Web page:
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Zero Trust Security For Today’s OT: Core Principles That You Need To Know

December 8, 2023

Zero trust security is a cybersecurity strategy that goes by the belief that no entity should be trusted by default. It follows the principle of least-privileged access and does not automatically allow any connection before gauging its security posture. Whether it is a device, an app, a service, or a user, trust is established after monitoring the entity’s security protocols and is continually monitored for any anomalies. Even if the entity was authenticated before, it would be subject to re-authentication for every new connection as zero trust means trust is never assumed. This is especially true for Operational Technology (OT).

Zero Trust Architecture 

Imagine you live in a neighbourhood where you don't automatically trust anyone who comes to your door, even if they claim to be a friend. In the world of digital security, zero trust is a bit like applying the same cautious mindset to your online interactions.

Traditionally, security systems operated on the assumption that everything inside a network is safe, and anything outside is a potential threat. Zero trust flips this idea on its head. It operates on the principle of “never trust, always verify.” In other words, just because someone or something is inside the network doesn't mean it's automatically trustworthy.

Imagine you're logging into your online banking account. Instead of just entering your password and gaining access, a zero trust system would require additional verification steps. It might ask for a code sent to your phone or email to make sure it's really you trying to access the account, even if you've entered the correct password.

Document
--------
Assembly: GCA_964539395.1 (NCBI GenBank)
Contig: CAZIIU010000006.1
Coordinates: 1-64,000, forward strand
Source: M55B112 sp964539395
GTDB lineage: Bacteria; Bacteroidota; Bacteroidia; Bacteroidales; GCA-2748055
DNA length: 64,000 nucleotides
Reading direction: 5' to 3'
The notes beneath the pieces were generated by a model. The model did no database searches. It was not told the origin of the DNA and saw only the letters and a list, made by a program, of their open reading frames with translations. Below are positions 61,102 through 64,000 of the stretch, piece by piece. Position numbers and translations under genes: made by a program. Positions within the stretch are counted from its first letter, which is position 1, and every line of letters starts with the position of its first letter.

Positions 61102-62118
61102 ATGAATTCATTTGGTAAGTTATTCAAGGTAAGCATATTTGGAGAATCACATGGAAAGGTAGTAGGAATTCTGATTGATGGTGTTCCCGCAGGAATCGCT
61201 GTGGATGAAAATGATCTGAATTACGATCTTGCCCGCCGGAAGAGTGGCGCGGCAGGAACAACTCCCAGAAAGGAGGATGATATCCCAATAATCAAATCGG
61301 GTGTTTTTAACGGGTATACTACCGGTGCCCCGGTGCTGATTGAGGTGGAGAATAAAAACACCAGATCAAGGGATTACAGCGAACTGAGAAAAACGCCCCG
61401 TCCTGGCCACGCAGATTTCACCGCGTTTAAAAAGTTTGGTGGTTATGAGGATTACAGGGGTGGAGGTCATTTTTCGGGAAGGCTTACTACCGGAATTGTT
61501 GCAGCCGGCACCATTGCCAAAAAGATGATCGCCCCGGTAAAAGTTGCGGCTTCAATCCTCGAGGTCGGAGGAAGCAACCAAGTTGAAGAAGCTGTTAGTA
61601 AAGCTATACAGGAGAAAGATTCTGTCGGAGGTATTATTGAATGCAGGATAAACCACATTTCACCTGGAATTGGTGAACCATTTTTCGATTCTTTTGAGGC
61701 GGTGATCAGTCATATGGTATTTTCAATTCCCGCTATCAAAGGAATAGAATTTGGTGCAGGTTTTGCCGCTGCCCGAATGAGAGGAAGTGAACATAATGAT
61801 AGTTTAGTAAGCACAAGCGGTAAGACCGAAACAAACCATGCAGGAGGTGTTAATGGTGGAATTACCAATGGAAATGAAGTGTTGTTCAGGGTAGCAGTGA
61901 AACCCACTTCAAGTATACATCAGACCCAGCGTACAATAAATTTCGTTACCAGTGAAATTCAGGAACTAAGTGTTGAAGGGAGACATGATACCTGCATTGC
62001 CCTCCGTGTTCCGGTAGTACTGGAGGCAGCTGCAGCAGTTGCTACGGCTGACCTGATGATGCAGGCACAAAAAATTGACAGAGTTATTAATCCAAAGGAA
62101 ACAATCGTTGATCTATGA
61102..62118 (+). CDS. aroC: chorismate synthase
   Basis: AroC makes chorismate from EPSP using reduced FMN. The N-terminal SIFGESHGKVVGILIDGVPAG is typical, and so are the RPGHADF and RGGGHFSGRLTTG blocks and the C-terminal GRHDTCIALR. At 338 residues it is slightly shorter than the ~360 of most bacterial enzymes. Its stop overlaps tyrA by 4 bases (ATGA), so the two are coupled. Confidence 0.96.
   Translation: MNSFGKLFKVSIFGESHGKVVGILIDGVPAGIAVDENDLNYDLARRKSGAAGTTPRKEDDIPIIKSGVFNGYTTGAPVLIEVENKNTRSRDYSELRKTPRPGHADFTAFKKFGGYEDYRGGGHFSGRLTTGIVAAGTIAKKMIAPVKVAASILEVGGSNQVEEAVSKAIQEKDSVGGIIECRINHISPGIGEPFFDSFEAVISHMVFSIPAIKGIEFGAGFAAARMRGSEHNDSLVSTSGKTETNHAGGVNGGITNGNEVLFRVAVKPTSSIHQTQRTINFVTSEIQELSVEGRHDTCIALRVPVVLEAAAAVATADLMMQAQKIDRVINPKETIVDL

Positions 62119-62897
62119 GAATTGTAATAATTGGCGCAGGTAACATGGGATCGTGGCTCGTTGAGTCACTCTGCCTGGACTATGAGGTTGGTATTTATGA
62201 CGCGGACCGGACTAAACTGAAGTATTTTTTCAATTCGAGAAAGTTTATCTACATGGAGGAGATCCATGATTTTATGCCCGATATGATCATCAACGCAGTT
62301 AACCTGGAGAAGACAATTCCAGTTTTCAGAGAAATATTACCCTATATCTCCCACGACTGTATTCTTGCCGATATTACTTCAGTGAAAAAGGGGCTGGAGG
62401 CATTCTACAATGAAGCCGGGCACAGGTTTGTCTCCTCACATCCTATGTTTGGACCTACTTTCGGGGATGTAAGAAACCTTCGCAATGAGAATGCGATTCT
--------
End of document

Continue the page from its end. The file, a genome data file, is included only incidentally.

So, in the world of critical infrastructure, zero trust means every user, device, and application is treated as untrusted, and they have to continuously be authenticated. It's like double-checking the identity of everyone in your digital "neighbourhood" to ensure a more secure environment.

Core Principles of Zero Trust for OT Environments

A zero trust approach for OT sites helps build a cybersecurity ecosystem that has secure access, device and network segmentation, authentication, and end-to-end visibility across IP and non-IP networks. At the core of zero trust architecture, there are three main principles: 

  1. Check Every Connection: Firewalls follow a “passthrough” approach, which means it inspects messages or data packets as they are delivered. What this means is that if a malicious packet is detected, it might be too late to secure the network. A zero trust approach terminates every connection within the proxy architecture and inspects all traffic real time, including encrypted traffic, before it even reaches its destination. This includes applying network segmentation around critical industrial control systems which helps stop any potential threats in the network.
  1. Device Protection Based on Behaviour: A zero trust approach verifies access requests and rights based on context. It observes device identity, location, type of usage, and the application being requested. Following this approach helps detect unauthorised devices or “cloned” devices, device tampering, outdated software and man-in-the-middle attacks.
  1. Eliminate Attack Surfaces: Zero trust monitoring helps devices directly connect to other devices, apps, and resources operating on heterogeneous networks that are both non-IP and IP-based. This kind of micro-intrusion detection at level 0/1 prevents risking the entry of vulnerabilities through lateral movements from non-critical to critical systems. 

With such an effective zero trust model, you can begin empowering and securing your workforce. MicroSec provides an automated cybersecurity monitoring solution to help you stay on top of your OT cybersecurity game.




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